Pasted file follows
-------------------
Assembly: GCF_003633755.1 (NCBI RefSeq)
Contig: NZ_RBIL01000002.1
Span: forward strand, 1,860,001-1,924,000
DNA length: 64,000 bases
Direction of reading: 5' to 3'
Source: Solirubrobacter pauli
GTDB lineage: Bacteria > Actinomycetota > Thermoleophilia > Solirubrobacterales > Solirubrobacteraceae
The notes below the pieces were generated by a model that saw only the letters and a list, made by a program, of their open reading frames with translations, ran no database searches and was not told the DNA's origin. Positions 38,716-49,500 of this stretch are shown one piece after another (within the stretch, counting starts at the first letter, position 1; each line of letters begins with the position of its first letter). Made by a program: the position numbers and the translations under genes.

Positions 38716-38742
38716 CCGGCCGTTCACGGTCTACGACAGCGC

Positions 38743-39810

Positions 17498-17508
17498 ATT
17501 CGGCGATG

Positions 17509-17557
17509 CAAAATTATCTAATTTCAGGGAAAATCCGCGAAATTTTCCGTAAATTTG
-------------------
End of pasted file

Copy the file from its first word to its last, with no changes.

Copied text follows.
Assembly: GCF_003633755.1 (NCBI RefSeq)
Contig: NZ_RBIL01000002.1
Span: forward strand, 1,860,001-1,924,000
DNA length: 64,000 bases
Direction of reading: 5' to 3'
Source: Solirubrobacter pauli
GTDB lineage: Bacteria > Actinomycetota > Thermoleophilia > Solirubrobacterales > Solirubrobacteraceae
The notes below the pieces were generated by a model that saw only the letters and a list, made by a program, of their open reading frames with translations, ran no database searches and was not told the DNA's origin. Positions 38,716-49,500 of this stretch are shown one piece after another (within the stretch, counting starts at the first letter, position 1; each line of letters begins with the position of its first letter). Made by a program: the position numbers and the translations under genes.

Positions 38716-38742
38716 CCGGCCGTTCACGGTCTACGACAGCGC

Positions 38743-39810

Positions 17498-17508
17498 ATT
17501 CGGCGATG

Positions 17509-17557
17509 CAAAATTATCTAATTTCAGGGAAAATCCGCGAAATTTTCCGTAAATTTG